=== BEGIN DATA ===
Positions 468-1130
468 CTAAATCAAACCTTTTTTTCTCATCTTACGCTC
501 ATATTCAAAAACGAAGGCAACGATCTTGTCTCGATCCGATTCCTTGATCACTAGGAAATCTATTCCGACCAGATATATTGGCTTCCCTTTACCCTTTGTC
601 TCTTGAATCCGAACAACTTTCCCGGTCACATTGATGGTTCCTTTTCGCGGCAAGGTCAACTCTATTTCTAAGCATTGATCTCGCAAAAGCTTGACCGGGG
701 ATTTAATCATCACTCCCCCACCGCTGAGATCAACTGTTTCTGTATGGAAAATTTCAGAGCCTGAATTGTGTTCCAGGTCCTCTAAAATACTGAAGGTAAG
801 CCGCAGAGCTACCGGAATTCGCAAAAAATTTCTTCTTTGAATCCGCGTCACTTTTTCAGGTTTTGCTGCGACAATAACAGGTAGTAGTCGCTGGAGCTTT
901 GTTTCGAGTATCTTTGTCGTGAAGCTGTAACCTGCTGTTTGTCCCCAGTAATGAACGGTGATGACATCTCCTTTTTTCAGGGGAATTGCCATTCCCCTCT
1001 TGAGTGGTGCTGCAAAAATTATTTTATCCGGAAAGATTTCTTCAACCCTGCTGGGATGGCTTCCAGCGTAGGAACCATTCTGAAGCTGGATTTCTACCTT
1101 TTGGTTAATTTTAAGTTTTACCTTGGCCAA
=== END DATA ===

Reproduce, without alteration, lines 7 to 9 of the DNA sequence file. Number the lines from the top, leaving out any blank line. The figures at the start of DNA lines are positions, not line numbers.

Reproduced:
901 GTTTCGAGTATCTTTGTCGTGAAGCTGTAACCTGCTGTTTGTCCCCAGTAATGAACGGTGATGACATCTCCTTTTTTCAGGGGAATTGCCATTCCCCTCT
1001 TGAGTGGTGCTGCAAAAATTATTTTATCCGGAAAGATTTCTTCAACCCTGCTGGGATGGCTTCCAGCGTAGGAACCATTCTGAAGCTGGATTTCTACCTT
1101 TTGGTTAATTTTAAGTTTTACCTTGGCCAA